… but you can Tuna Fish.
Since I’ve been looking back at some of my favorites in the meat-n-slab-o-bread world, I’d be remiss if I didn’t talk about the Tuna Melt…
Of course you can combine fish and cheese.
Besides, no one really considers canned tuna a fish, anyway.
I used to have a friend that vehemently declared he was (ahem) “allergic” to fish… absolutely refused to eat it. However, he lived on tuna fish pizza, tuna sammiches, and lox. One day after watching him make quick work of 2 slices of fishy pie, I confronted him.
“Tuna isn’t fish… it comes in a can.”
I gave him a black eye.
So… Tuna Melt.
It’s a bit of a hazy history. Since canned tuna came into being in the US somewheres around 1903 as a way of extending shelf life and feeding the growing industrial machine, recipes and procedures began popping up almost immediately with ways to prepare it. First came the tuna salad. And yes, it’s pretty much the same recipe most people remember since…well… forever. Canned Tuna, Mayo, Pickles and Lettuce. They ate it in molds, piled on little beds of greens, scattered and tossed across our great country on plates, slices of bread and rolls. Then they started cooking it.
A toasted Tuna Salad with Cheese makes it’s first written appearance in the ’40s, with the Joy of Cooking. It bounced around relatively unnoticed in casual cookbooks for the next 20 years – toasting it, broiling it, adding slices of tomato on it… still pretty much on the back burner. Sometime in the late ’60s to early ’70s it found its’ way to luncheonette counters…. because it was cheap.
I’m not going to put any credence to the urban myth that it was invented by some short-order cook in South Carolina, who “accidentally” dropped some tuna fish salad on a grilled cheese sammich bubbling away on the griddle… that’s just ludicrous – and a bit too convenient. If it had actually happened, the resulting mess would have been scrapped, the cook would have been punished, and no one would have eaten a mistake sandwich…. not in the ’60s, when people expected and got what they ordered.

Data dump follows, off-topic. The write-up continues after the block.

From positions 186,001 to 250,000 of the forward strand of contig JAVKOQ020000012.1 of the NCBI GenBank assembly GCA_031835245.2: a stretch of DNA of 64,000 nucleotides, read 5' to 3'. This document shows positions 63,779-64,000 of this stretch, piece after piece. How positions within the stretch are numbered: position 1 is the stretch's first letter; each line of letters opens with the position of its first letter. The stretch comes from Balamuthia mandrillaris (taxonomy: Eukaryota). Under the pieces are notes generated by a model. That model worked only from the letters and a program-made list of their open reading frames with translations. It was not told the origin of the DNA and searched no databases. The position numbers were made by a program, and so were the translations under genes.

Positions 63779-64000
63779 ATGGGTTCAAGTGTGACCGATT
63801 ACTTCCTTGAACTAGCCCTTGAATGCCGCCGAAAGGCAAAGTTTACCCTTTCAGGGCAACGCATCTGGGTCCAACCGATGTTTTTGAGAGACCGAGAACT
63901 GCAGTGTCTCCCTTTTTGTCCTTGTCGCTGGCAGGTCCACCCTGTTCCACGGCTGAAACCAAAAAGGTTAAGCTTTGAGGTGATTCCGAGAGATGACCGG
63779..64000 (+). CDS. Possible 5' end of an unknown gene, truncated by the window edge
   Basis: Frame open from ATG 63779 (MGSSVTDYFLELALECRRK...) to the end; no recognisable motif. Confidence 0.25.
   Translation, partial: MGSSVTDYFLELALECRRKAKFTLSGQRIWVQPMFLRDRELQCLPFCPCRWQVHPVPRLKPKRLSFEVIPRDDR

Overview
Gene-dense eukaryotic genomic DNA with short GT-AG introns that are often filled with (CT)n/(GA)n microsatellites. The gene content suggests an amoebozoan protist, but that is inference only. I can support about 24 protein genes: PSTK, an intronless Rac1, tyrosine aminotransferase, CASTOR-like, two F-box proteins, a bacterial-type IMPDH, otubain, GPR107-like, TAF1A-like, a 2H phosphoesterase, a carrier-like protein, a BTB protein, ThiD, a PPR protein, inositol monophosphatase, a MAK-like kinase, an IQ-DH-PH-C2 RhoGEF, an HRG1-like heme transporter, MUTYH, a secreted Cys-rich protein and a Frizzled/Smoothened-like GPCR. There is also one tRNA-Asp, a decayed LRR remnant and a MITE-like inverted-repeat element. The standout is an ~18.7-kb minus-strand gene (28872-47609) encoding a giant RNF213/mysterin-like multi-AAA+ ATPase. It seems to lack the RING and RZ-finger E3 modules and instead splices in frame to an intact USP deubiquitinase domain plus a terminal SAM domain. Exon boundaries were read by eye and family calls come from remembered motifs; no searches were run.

So, Tuna Melt.
To begin with, you need some really, really good tuna salad… with just enough mayo to make it spreadable – but not too sloppy. Then you need some good hearty bread that can hold up to being abused from the griddle below and saunaed from above – and then you need an excellent slab o cheese – and I’m talking Cheddar, not that preformed, manufactured, edible plastic stuff that comes in it’s own cellophane suit.
Serves – oh, let’s call it 4
For the Salad:
1 Large Can Tinned Tuna (Packed in Oil)
1 Rib Celery – Minced
1/4 Cup Sweet Onion – Minced
2 Tablespoons Sweet Pickle Relish
1/4 Teaspoon Ground Black Pepper
1 Boiled Egg – Minced
1/2 Cup Heavy Bodied Mayo – Like Dukes or Hellmann’s
For the Melt:
8 Slices Hearty Bread (Sourdough or Rye)
Butter – or butter-like substance
8 Slices Tillamook Cheddar
Griddle or a large Flat-bottomed Fry Pan
Griddle Cover or Large Pot Lid
Drain the Tuna until dry. In a large bowl, mix together all the salad ingredients and mix well with a fork until the tuna completely breaks down and forms a smooth spread.
Heat your cooking surface to medium and place a pat of butter for each slice of bread.
Spread the tuna evenly over each slice, completely covering the exposed surfaces, and cover the salad completely with the cheddar
Place the assembled sandwiches in pan and cover. Allow the open-face tuna melts to simmer away until the bottom of the bread is golden browned and the cheddar has completely melted into the surface of the spread.
Serve with Chips or Fries… or with some good Southern Hominy like we’ve done… because (as you may remember) we can’t do the fry stuff anymore.